Google vs. Utah: State takes flak for its attempts to police Web
The Utah Legislature has earned a name for itself trying to police the electronic frontier, and it isn't that of Gunsmoke's Sheriff Matt Dillon, but his often incoherent deputy, Festus.
"Utah has an unrivaled track record of enacting dumb, regressive, unproductive Internet laws," notes Eric Goldman, director of Santa Clara University's High Tech Law Institute in California.
Adds XMission founder Pete Ashdown: ''I meet people all over the country who are just, like, shaking their heads and saying, 'What in the world are these people thinking?' ''
One day after Google blasted the state's latest Internet crackdown as harmful to consumers and unconstitutional, Sen. John Valentine is thinking it might be time for meetin'.
The Orem Republican says he is inviting representatives of Google, Yahoo, Microsoft, America Online and any other company rankled by Utah's Trademark Protection Act to share their views. The law, adopted unanimously despite warnings from state lawyers that there was a "high probability" it would be overturned in court, prohibits the competitive use of trademarked terms as triggers for keyword advertising.
Valentine says there is something wrong when advertisers can pay search engines to "steal" the trademarked names of their competitors, and "Utah likes to protect businesses from predatory practices." The state, he adds, is on the forefront of technology, winning national awards for its legislative Web sites.
Utah's solution to Internet trademark problems "might not work," Valentine says, but he cheered the state's tenacity. "Sometimes you have to push a little bit to get a social consciousness to solve problems."
Sen. Dan Eastman, a co-sponsor of the law, says it would give Utah "a neat little cottage industry" in registering trademarks. And the law allows the state to charge up to $250 in registration fees.
"Utah could be the Delaware of trademark law," adds Matthew Prince, CEO of Unspam Technologies, noting companies will have to hire Utah lawyers to register their trademarks or sue competitors. "This law is an incredibly powerful tool for making Utah more business-friendly."
It's also a tool that could net Prince, who helped write the trademark legislation, another state contract. After pushing lawmakers to create a child-protection registry in 2004, Unspam snagged a lucrative deal to manage the database. Likewise, Prince said he might bid on the trademark contract if the state decides to hire an outside company to handle that database.
But mostly, Prince said, he likes the idea of helping Utah stay on the vanguard of technology, noting "the deadly sin motivating me is more likely to be pride than greed."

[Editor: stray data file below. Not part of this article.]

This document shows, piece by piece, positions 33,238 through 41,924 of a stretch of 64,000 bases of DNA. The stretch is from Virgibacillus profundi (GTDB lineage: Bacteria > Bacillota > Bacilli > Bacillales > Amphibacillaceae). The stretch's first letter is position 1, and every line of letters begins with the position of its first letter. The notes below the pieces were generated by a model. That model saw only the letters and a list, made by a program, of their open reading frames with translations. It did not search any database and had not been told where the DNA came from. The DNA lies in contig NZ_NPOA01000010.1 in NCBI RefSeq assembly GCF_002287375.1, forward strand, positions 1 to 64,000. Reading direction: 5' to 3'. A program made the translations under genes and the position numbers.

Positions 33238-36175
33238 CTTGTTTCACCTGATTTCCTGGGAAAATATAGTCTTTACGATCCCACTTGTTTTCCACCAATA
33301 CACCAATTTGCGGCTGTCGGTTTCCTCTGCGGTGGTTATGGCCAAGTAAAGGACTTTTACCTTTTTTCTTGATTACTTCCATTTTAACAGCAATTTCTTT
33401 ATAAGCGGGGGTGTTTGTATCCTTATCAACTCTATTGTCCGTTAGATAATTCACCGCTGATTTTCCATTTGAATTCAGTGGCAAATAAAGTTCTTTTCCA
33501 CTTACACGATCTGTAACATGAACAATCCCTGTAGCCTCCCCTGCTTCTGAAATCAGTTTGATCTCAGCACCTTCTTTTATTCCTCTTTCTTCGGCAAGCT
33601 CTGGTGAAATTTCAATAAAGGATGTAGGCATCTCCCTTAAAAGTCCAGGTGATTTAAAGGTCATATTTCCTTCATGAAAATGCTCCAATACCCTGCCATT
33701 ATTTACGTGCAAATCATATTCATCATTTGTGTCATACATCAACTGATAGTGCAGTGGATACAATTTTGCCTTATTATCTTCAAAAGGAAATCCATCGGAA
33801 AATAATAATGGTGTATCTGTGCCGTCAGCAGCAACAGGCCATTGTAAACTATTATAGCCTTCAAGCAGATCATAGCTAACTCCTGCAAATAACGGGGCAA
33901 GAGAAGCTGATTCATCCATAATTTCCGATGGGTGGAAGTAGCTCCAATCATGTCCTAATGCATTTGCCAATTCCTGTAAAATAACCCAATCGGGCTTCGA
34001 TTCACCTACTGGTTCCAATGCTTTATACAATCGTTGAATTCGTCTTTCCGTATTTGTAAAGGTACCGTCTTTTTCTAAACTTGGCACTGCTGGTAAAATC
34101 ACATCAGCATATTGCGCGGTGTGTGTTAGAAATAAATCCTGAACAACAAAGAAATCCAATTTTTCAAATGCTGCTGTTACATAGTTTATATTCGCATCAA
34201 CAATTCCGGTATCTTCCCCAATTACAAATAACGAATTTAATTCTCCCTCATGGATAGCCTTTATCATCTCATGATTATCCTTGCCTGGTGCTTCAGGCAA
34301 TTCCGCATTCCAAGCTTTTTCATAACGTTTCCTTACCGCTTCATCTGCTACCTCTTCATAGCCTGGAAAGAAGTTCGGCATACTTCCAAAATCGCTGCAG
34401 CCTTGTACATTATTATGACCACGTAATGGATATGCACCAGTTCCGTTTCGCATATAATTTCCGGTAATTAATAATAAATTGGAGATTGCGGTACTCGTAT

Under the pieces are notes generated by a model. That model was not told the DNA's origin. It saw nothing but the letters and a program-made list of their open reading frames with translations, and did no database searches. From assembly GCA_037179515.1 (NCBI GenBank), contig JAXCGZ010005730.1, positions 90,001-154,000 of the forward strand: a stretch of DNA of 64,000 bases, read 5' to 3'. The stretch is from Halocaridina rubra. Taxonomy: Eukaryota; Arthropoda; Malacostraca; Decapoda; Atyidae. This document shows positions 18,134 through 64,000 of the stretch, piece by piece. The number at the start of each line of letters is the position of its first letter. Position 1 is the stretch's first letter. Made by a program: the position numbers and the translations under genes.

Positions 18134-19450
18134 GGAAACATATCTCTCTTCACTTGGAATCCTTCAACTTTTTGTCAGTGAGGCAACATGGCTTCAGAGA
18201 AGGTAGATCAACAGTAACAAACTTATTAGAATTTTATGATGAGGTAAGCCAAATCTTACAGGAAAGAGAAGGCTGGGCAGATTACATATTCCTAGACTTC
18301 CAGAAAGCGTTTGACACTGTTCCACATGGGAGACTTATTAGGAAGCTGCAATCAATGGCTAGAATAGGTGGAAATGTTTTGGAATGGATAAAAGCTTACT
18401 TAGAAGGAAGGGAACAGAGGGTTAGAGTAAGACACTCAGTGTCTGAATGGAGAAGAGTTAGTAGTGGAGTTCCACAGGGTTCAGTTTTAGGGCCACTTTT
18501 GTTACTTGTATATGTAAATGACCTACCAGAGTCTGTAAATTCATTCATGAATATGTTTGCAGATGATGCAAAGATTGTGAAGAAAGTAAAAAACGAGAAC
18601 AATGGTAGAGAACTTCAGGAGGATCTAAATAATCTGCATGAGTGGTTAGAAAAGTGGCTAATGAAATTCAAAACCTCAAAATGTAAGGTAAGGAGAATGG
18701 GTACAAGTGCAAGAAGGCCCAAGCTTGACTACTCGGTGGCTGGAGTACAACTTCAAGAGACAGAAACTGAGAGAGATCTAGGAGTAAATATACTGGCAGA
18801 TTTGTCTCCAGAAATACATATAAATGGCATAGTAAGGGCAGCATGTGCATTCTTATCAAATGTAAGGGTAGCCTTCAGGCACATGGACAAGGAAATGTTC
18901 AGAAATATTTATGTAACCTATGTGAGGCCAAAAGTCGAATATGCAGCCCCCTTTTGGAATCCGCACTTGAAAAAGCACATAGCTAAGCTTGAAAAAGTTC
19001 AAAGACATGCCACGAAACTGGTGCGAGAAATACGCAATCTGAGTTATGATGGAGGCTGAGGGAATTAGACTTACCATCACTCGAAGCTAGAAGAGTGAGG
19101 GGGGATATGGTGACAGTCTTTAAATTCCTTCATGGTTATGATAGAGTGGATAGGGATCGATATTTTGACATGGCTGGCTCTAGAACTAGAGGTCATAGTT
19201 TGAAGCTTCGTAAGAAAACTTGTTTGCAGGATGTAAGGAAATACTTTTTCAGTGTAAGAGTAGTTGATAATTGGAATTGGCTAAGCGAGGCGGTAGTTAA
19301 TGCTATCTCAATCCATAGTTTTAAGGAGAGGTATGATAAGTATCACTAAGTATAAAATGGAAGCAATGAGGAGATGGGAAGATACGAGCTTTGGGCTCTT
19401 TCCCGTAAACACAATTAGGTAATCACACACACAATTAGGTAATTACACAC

As for Gov. Jon Huntsman Jr.'s intentions: "This is truly watching out for the citizens of Utah and protected trademarks," said spokeswoman Lisa Roskelley. "It's not an embarrassment at all."
That point is up for debate.
"Legislators enact stupid laws all of the time, but some laws transcend mere stupidity and produce a single, three-letter response: WTF? And no legislature has passed more WTF Internet laws than Utah's," Santa Clara's Goldman wrote on his blog.
In a phone interview, Goldman said the Utah Legislature reminds him of pornographers Playboy and Perfect 10, publishers that "freaked out" in the early 1990s and developed "extremely aggressive interpretations of copyright law" that rarely held up in court.
"No one is saying Utah legislators are stupid. But there is a systemic problem with the legislative process [in Utah] that continually leads to bad outcomes," Goldman said.
"It's like they are more interested in presenting themselves as being on the forefront of technology and seeing what happens, than passing good laws," adds XMission's Ashdown. "I am continually concerned our technological edge that has been so prevalent in the late '80s and '90s is being whittled away by these bad ideas."
Corynne McSherry is an attorney with the San Francisco-based Electronic Frontier Foundation (EFF), a collection of lawyers and activists committed to protecting "digital rights." The group is suing AT&T for collaborating with the National Security Agency and handing over the e-mail of their customers.
McSherry says Utah's new law poses a serious problem for the state, noting the EFF probably would support a lawsuit. Keying off a trademark to give consumers information about competitive products is fair use and protected under federal trademark law, she says.
"If it weren't, we wouldn't have the Pepsi Challenge, Apple wouldn't be able to make fun of Microsoft on national television every night, and Burger King wouldn't be able to put up a billboard next to a McDonald's," McSherry says.
"If I were a Utah taxpayer, I would wonder why my representative wanted to vote for a bill that hurts me as a consumer and one the state's own counsel said is unconstitutional."
Ragula Bhaskar, founder and chief executive of FatPipe Networks, a Salt Lake-based technology company, is a Utah taxpayer and he lauds the state's effort.
"Bloggers will complain about free markets, but bloggers don't pay the bills," Bhaskar says. "People like me have to meet payroll and we have to protect our property."
* Nation's first digital signature law, 1995. No company ever qualified and the state repealed the law "after 11 years of futility."
* A child protection registry of 2004, requiring adult-oriented advertisers to submit their e-mail lists to be "scrubbed" of e-mail addresses to which minors have access.
* The 2004 Spyware Control Act, struck down in federal courts, which would have outlawed software that tracks computer users' actions online and creates pop-up ads.
* A 2005 law allowing Utah's porn czar to put porn Web sites off-limits. The state had to repeal parts of law, but litigation is ongoing.
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